With Helen earning an honest crust back in Blighty, hemi becomes demiexplorers as I take to the Alps for snowy adventures on high!
Many experts will disagree over how to prepare the body for an expedition into the high alps, altitude training, finger boarding, watching Touching the Void, but for our resident expert, it’s very simple: eat twice as much as normal; and once the six of us had settled into our one-bed apartment, we set about our training with great gusto. A healthy serving of porridge cooked to nobody’s liking, followed by burgers and hotdogs at some of the myriad purveyors in Cham central and heaps of nachos, curry and falafel, all critiqued by our panel of wanna-be chefs, would fuel our forthcoming adventures. During the fleeting moments between meals, we grabbed in some other essential training.
With novice alpinists Glenn and Mick kitted out in boots that first saw action when Mont Blanc was conquered, we handed over €31.50 for the 20 minute venicular train to the Mer de Glace glacier. Here we were to put into action our crevasse rescue (which we had practiced out of the window of our second story apartment the night before) but first we had to descend the 100 metres of vertigo inducing ladders under race conditions. Once on the ice we all took the chance to jump into a 4 metre hole and get pulled out by our comrades. With that successfully completed we attempted to reinact the “prussac challenge” of years past, and I was first into the hole. The aim was to get out by pulling yourself up on two ropes, but once again my flailing limbs got me nowhere, and with no crampons on, I was stuck! Out came the pullies again, and out I was dragged by the gang, scraping over every icy rut and ridge in the process.A day of conventional rock climbing to hone our rope work and we were ready to head up to the Premier Albert hut for a two day expedition. On previous trips we had stayed in the Albert as it transitioned from classic mountaineers refuge to day tripping tourist hot spot, and we had been shunted to a small stainless steel room to keep us away from the families that later kept us awake all night. This time we had a much better time of it, a three course meal, a quiet night in a dorm to ourselves and a 4 am breakfast to get us going in the morning. A mere four hours later via the Col Superieur Mick, Glenn and myself were battling with other mountaineers for the top spot on the Aiguille du Tour at 3542 metres high. We then made our way over the vast Plateau du Trient to Switzerland and waited for Pinto and Christina at the Trient Cabane, with Mick celebrating on the beers and me doing my best to avoid paying €10 for a 1.5 litre bottle of water. Not too long after our discussions had turned to how long we should wait before alerting the insurance companies to Pinto and Christine’s disappearance, two dots emerged on the horizon and an hour later we were reunited with Team Deux with stories of heart stopping endeavour upon the tricky Table Couloir! The next morning we swapped the frosty reception of the Trient Cabane for the chilly 4 am air and struck a path to the Tête Blanche. Roped up in different groups and with crevasse investigations completed with varying levels of consent, we made up the north west ridge and mounted the top at 3420 metres. We skipped and bum slid our way down to Chamonix where we celebrated our achievements with a hot dog and double helpings of chilli – the training never stops!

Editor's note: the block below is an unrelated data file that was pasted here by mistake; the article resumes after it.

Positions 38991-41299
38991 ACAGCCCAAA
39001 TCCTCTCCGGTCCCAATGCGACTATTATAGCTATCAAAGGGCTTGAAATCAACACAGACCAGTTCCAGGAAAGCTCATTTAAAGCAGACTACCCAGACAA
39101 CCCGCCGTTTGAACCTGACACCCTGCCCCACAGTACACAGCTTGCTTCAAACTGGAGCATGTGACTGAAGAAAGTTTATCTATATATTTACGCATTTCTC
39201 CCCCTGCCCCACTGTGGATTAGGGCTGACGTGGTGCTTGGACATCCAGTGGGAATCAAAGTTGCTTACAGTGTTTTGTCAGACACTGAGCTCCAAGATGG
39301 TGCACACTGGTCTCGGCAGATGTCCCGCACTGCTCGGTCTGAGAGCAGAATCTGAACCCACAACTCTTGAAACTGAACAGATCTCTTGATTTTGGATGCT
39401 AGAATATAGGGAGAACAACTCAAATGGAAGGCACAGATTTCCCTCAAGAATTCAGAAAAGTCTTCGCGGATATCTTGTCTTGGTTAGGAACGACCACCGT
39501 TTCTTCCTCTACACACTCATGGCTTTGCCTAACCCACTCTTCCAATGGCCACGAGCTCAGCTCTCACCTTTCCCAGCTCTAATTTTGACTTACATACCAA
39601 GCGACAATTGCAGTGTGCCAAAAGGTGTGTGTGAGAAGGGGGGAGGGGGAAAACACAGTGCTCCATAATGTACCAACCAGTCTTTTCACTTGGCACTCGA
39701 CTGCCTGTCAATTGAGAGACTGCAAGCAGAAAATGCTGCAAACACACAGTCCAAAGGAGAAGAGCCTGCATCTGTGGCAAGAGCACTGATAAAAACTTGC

To find out more stories of our adventure that are funnier than a Bobby Davro Box Set, head to tomjarvisuk.wordpress.com